Drew Bianco is no stranger to his family and baseball being intertwined. With his dad, Mike Bianco, who played under Skip Bertman at LSU from 1988-89 and served as the head coach at Ole Miss for 20 seasons, and his brother, Ben Bianco, a junior playing at Louisville, baseball has rooted itself into the base of the Bianco family tree.
The family connection makes this weekend’s trip back to Bianco's hometown of Oxford, MS, to play against his dad’s team a special one for him and his family.
“Definitely will be a little different of a week this week, but should be a fun one, and one I’m looking forward to,” Bianco said about his homecoming trip.
It’s been all business for the father and the son this week, Bianco said.
“I haven’t talked to him at all this week. I talked to my mom the other day, but I haven’t talked to him,” Bianco said Tuesday.
“We talk probably once a week, on the phone, and then he texts me every now and then, just motivational stuff and stuff like that.”
Tiger fans will be able to recall how this father-son match up played out last season.
On a Friday night in Alex Box Stadium, just after Daniel Cabrera had blasted a two-run home run into the right field bleachers, Bianco was called to pinch hit behind him. On the first pitch, a fastball over the inside half of the plate, Bianco sent the ball over the left field wall. He followed it up with an emphatic bat flip and jog around the bases, which took him on a drive-by right past his father, standing at the top of the Ole Miss dugout with a cross look on his face and his hands on his sides.
At first glance, many believed Mike had gotten angry at his son for the emotional at-bat, but Bianco said his dad had no ill will to him after, though even he was unsure initially after the game.
“At first, I thought he did, because usually he’ll text me at the end of a game if I do something good, and he didn’t text me,” Bianco laughed. “And it was like midnight, and he’s usually in bed like right after the game. So, all my friends were asking ‘What is he saying?’, and I was like, ‘He hasn’t said anything,’ so I thought he was mad at me,” Bianco said.
“But then at like 12:30, he texts me, says ‘Hey, proud of you, I’ll see you tomorrow, you deserve it, keep playing.’”
“I think the social media kind of blew (Mike’s reaction) out of proportion. I don’t think it was more towards me, I think it was more that they were getting beat pretty bad on Friday night again. They needed a win too.”
Bianco said he was guilty of getting caught up in the energy of the present, especially the bat flip that told everyone in the stadium and watching at home that he had no doubt he had hit that inside fastball out of the park.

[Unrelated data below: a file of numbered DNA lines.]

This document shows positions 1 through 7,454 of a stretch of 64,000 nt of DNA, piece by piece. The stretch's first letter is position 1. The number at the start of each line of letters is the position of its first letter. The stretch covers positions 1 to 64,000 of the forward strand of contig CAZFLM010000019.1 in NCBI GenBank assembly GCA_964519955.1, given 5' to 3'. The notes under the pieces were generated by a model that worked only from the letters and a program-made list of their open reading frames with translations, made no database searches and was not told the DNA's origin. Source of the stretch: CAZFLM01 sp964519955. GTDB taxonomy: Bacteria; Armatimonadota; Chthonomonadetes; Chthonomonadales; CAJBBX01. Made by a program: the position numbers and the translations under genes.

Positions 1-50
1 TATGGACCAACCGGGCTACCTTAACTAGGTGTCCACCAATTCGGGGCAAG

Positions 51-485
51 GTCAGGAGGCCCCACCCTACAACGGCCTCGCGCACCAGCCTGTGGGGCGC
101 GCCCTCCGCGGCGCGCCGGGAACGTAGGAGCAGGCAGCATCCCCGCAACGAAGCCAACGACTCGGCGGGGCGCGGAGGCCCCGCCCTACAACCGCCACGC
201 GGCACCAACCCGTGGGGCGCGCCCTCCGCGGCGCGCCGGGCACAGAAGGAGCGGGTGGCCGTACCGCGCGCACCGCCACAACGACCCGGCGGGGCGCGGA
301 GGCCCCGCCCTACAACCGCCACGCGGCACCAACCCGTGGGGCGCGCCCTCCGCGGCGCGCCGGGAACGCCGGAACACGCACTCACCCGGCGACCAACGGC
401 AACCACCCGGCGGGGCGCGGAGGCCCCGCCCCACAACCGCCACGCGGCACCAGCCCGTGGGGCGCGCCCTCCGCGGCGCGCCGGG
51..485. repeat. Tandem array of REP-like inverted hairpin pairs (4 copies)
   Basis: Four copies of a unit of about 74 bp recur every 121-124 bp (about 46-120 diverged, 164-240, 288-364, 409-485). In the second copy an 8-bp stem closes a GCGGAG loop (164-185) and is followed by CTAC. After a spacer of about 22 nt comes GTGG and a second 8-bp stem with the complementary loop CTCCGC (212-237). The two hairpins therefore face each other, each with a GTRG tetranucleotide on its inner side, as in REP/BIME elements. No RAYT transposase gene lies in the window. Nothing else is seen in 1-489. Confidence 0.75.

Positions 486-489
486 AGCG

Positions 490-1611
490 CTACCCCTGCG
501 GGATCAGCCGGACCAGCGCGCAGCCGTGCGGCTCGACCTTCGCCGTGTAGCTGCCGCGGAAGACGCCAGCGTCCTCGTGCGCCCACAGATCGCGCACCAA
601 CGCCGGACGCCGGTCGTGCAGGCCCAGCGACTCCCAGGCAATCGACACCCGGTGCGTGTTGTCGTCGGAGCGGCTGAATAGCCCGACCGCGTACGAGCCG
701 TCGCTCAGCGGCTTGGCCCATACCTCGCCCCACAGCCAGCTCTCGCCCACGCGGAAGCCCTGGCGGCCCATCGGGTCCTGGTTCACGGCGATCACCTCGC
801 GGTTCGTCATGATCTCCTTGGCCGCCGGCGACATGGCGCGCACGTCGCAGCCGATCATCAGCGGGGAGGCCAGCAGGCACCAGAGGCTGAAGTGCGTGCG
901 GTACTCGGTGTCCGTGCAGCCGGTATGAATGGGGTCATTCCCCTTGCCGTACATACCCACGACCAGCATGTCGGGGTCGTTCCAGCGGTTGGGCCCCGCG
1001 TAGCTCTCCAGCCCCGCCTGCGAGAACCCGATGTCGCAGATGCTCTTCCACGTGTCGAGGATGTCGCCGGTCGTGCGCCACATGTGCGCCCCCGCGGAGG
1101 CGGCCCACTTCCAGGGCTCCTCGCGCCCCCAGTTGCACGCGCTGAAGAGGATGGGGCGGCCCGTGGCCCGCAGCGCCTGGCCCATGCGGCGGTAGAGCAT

“The bat flip was more just like living in the moment,” Bianco said. “It wasn’t anything to disrespectful to Ole Miss.”
Now that his brother Ben also had a home run in Louisville’s opening weekend series at Ole Miss earlier this season, the sons showing up their dad on the field has become a running joke in the Bianco family group message. Drew Bianco says the nervous images of his mom, Camie, as she wrestles with conflicting rooting interests at games featuring the father vs. son matchups have become something to laugh at for the family as well.
Bianco has found himself unlucky a lot at the plate so far this year, hitting .077 on 26 at-bats with a good amount of well-hit balls that were knocked down by the wind or hit straight to outfielders. However, he has also contributed seven walks on the year already and scored nine runs. Bianco attributes his more patient approach to hitting coach Eddie Smith.
“Eddie’s done a good job with me this year, just knowing that you don’t have to have three hits to have a good game.” Bianco said. “I think we’re valuing the walk a lot more.”
“I’m glad I’ve walked a lot, but I also would like some hits to fall eventually, and I think they will. Eddie and Coach Paul Mainieri have done a good job just helping me stay confident through it all.”
As of Tuesday,Mainieri says Bianco will get the start Friday night against Ole Miss’s left-handed ace Doug Nikhazy, as well as the start Wednesday night in LSU’s midweek game against South Alabama.
“I think we’ll give Drew a chance at the left hander on Friday night at Ole Miss, and because of that, we’ll probably play him (Wednesday) night as well, because he didn’t play on Sunday, and you don’t want to go stale, not play for a few days,” Mainieri said Tuesday.
LSU’s three games against Ole Miss will be at 6:30 p.m. , 1:30 p.m., and 1:30 p.m. on Friday, Saturday, and Sunday, respectively. All three games will be available to watch via streaming on SECN+.
Friends and family will be arriving at Swayze Field for the weekend to see Bianco come home to play for the first time, and if this year’s series is anything like that Friday night in Baton Rouge last year, the Bianco family group message will have even more to tease about.